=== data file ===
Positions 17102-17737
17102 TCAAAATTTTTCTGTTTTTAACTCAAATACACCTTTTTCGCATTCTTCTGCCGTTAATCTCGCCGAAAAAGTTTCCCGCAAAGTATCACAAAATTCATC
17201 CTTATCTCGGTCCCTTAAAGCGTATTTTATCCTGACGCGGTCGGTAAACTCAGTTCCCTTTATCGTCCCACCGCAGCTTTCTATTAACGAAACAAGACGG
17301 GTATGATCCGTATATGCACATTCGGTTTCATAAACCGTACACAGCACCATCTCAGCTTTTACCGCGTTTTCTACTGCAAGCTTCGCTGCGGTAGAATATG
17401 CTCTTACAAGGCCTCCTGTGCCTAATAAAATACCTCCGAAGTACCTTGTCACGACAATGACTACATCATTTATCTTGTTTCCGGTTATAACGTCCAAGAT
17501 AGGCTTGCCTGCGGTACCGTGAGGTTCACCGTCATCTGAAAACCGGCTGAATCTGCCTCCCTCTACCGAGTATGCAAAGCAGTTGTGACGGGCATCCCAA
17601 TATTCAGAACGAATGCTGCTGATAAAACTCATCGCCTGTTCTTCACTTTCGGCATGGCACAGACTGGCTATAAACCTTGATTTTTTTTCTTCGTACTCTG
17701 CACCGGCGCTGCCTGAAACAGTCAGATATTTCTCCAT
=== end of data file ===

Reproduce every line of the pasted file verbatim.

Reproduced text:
Positions 17102-17737
17102 TCAAAATTTTTCTGTTTTTAACTCAAATACACCTTTTTCGCATTCTTCTGCCGTTAATCTCGCCGAAAAAGTTTCCCGCAAAGTATCACAAAATTCATC
17201 CTTATCTCGGTCCCTTAAAGCGTATTTTATCCTGACGCGGTCGGTAAACTCAGTTCCCTTTATCGTCCCACCGCAGCTTTCTATTAACGAAACAAGACGG
17301 GTATGATCCGTATATGCACATTCGGTTTCATAAACCGTACACAGCACCATCTCAGCTTTTACCGCGTTTTCTACTGCAAGCTTCGCTGCGGTAGAATATG
17401 CTCTTACAAGGCCTCCTGTGCCTAATAAAATACCTCCGAAGTACCTTGTCACGACAATGACTACATCATTTATCTTGTTTCCGGTTATAACGTCCAAGAT
17501 AGGCTTGCCTGCGGTACCGTGAGGTTCACCGTCATCTGAAAACCGGCTGAATCTGCCTCCCTCTACCGAGTATGCAAAGCAGTTGTGACGGGCATCCCAA
17601 TATTCAGAACGAATGCTGCTGATAAAACTCATCGCCTGTTCTTCACTTTCGGCATGGCACAGACTGGCTATAAACCTTGATTTTTTTTCTTCGTACTCTG
17701 CACCGGCGCTGCCTGAAACAGTCAGATATTTCTCCAT